By Coptic Solidarity – Standard News Wire
Egypt’s delegation to the 2020 Olympics includes a single Copt out of 141 athletes. The delegation, which includes 37 women, will compete in 27 disciplines, from Archery and Artistic Swimming to Taekwondo and Wrestling.
According to the list of names published on the official site, it can easily be concluded that one Coptic athlete (Youssef Makkar – Shooting) is part of the delegation. There may be one more Coptic athlete that we have missed, but the point is crystal clear: Copts, the indigenous Christians who comprise 10-15% of Egypt’s population, are represented by less than ONE PERCENT of the country’s delegation to the 2020 Olympics.
Worse still is that this is not new: Hardly any Copts took part in Egypt’s delegations to the 2016 (Rio) or 2012 (London) Olympics.
How can we explain the absence of Copts from Egypt’s premier sporting events?
Some may pontificate that Copts in general are “less intelligent and physically gifted” than the rest of the Egyptian population. Or that they are merely not interested in any kind of sports, especially team-sports such as football or handball. Were this “genetic” difference so obvious, it should certainly be the subject of a large-scale scientific examination, followed by appropriate actions.
The more credible explanation is that the exclusion of Coptic athletes actually reflects the reality of entrenched, deep rooted, systematic and systemic discrimination practiced against the Copts in Egypt.
Yet, we see the incredible success of Copts, when afforded opportunities. As Coptic Solidarity reported when Coptic-American born Rami Malek was awarded Best Actor during the 91st Academy awards, “He demonstrates the wealth of talent and contributions that Copts could make if they were able to live as equal citizens in Egypt without constant discrimination and persecution.”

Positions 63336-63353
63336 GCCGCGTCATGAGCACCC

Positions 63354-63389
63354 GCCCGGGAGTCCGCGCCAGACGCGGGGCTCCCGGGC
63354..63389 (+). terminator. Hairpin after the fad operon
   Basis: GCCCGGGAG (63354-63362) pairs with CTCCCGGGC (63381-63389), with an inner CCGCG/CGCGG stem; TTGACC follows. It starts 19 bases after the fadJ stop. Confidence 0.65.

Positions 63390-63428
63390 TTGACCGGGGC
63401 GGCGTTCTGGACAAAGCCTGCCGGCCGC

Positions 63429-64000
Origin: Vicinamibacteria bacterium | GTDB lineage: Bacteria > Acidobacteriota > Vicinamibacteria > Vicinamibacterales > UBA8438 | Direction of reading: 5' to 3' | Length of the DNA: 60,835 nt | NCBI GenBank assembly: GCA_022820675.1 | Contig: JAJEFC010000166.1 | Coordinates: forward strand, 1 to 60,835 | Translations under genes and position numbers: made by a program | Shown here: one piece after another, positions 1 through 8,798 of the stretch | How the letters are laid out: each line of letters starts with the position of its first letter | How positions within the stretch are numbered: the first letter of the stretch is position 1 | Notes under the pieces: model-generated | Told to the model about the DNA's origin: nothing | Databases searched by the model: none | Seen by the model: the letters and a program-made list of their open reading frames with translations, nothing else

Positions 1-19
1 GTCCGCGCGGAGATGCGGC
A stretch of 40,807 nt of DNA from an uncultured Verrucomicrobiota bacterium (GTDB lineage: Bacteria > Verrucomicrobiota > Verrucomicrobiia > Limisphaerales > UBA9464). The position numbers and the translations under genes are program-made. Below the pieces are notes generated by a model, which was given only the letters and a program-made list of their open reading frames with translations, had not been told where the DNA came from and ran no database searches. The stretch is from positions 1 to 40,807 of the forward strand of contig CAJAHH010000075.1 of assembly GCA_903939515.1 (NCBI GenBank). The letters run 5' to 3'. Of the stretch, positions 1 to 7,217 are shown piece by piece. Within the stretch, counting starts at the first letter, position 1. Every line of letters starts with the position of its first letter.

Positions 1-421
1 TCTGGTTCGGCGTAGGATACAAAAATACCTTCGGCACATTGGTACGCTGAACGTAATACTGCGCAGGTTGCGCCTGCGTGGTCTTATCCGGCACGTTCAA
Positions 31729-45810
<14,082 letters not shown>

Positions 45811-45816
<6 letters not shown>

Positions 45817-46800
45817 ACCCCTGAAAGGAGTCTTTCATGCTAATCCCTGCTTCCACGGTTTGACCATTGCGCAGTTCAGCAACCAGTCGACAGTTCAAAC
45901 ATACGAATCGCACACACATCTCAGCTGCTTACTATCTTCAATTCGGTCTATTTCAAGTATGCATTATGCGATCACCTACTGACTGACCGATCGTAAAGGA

Coptic Solidarity has taken up the issue of discrimination against Coptic athletes since 2016, when we first contacted the International Olympic Committee and FIFA following the publication of a report, Discrimination Against Copts in Egyptian Sport Clubs. Coptic Solidarity’s report is the first and only extensive documentation of systematic discrimination against individual Coptic footballers in Egypt.
Furthermore, CS launched three online grassroots campaigns, one targeting FIFA, one addressing the Egyptian Football Association (EFA), and the third targeting corporate sponsors of the Egyptian national team.
While CS has successfully created more awareness about this systematic discrimination against Coptic athletes, international bodies such as FIFA and the IOC have yet to demonstrate a clear willingness to speak out and implement consequences which could help end this discrimination. Notably, no Egyptian athletes have spoken out against it either, despite the fact that as athletes, they should uphold values of sports. After all, the spirit of the Olympics, as expressed in the OIC’s Beyond the Games is “to contribute to building a peaceful and better world by educating youth through sport practiced without discrimination of any kind and in the Olympic spirit, which requires mutual understanding with a spirit of friendship, solidarity and fair play.”
Egypt’s awful double standard based on faith must be put to an end. Coptic Egyptian children should be able to dream of representing their country in the Olympics one day, instead of knowing “their kind” will be excluded. Egypt can only hope to become a modern and stable nation when it ends discrimination and segregation against minorities and embraces the contributions and talents of all Egyptians.